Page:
Health IT

Prescription assessment tool to reduce medical errors gets scooped up

The process of assessing patients’ prescriptions at arrival, transfer points and departure from a healthcare facility to ensure that nothing is missing or duplicated is a critical component of meaningful use. As hospitals go through the process of shifting what has traditionally been a paper-based process into an electronic one, they may still find that […]

The process of assessing patients’ prescriptions at arrival, transfer points and departure from a healthcare facility to ensure that nothing is missing or duplicated is a critical component of meaningful use. As hospitals go through the process of shifting what has traditionally been a paper-based process into an electronic one, they may still find that it’s a potential minefield for errors.

Why? It involves integrating pharmacist, nurse and physician work flows and relying to some extent on patients and their families to recall and understand the medication that needs to be included. The companies and health systems that find a way to get it right or at least significantly improve are getting attention.

Seattle, Washington-based Design Clinicals‘ medication reconciliation program led to its acquisition by First Databank, which provides clinical drug knowledge that helps improve medication-related decisions and patient outcomes. The plan is for the two companies to combine their systems.

Design Clinicals’ MedsTracker solution is a medication reconciliation software solution that integrates healthcare facilities’ computerized physician order entry systems with pharmacies and electronic medication administration record systems. It’s currently used at 40 U.S. hospitals.

In an interview with HIStalk in 2011, Design Clinicals’ CEO Dr. Dewey Howell described the medication reconciliation challenge hospitals face.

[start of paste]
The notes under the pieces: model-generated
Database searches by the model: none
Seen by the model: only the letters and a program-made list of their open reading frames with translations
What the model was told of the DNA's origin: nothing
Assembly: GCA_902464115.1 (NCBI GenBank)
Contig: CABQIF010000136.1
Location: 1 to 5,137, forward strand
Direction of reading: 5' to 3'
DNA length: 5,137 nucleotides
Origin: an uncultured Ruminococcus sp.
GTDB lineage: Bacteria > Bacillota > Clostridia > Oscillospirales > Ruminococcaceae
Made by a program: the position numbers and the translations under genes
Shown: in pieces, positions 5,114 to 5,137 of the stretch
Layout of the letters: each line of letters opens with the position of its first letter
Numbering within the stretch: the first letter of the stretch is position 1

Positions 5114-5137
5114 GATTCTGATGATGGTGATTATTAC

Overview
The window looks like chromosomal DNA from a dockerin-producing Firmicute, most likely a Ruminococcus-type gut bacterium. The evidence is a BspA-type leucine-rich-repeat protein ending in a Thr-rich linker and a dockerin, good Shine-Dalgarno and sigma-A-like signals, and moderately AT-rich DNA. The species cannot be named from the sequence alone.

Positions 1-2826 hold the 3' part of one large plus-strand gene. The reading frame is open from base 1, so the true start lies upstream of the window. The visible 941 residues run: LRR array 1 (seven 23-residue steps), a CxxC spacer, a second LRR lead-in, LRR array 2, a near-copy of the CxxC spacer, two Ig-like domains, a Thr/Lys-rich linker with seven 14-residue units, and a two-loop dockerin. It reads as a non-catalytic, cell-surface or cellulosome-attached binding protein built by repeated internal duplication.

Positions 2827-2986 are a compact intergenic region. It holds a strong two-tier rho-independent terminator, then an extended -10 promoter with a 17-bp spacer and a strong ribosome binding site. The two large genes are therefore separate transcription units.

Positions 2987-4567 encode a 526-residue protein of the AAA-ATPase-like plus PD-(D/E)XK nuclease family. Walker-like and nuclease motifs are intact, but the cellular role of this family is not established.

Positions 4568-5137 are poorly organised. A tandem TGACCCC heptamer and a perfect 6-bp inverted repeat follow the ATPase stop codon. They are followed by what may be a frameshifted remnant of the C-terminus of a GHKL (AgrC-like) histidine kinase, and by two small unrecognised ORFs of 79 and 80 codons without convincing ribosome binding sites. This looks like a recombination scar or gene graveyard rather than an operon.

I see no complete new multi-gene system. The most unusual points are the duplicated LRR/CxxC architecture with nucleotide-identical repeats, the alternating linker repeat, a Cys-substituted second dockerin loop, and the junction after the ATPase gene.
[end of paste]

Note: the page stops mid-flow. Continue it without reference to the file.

“We are primarily still seeing folks doing this on paper. That’s because so many of the vendor systems still haven’t provided electronic solutions and work flow that is manageable in the context of the other systems.

“I think the real problem is that we consider med rec a very broad piece that touches nurses, pharmacists and doctors. In many hospital systems, those functions are very different applications. To really make it work, you need a process that touches all of those users. That’s hard to do in the silo design of a lot of those systems.”

MedsTracker has modular certification for Stage 1 meaningful use for both ambulatory and inpatient practice for medication reconciliation and decision support. It’s also in the process of securing modular certification for Stage 2, according to the statement.

Bob Katter, the executive vice president for First Databank in San Francisco said an optimal electronic medication reconciliation solution needs to include “intuitive drug knowledge and seamlessly integrate with” health IT vendors, according to a company statement.

From what Howell said in the company statement, the deal looks like it was always a potential long-term goal. “When we first founded Design Clinicals, we partnered with FDB and built our entire platform around their drug knowledge and decision-support tools.”

Einstein Medical Center made changes in its medication reconciliation program that helped cut readmissions by 50 percent as part of its REACH program.

In the seven years to January 2011, there were about 900 medication errors reported involving patients taking their own medications while in healthcare facilities, according to a report by the ECRI Institute for the Pennsylvania Patient Safety Authority.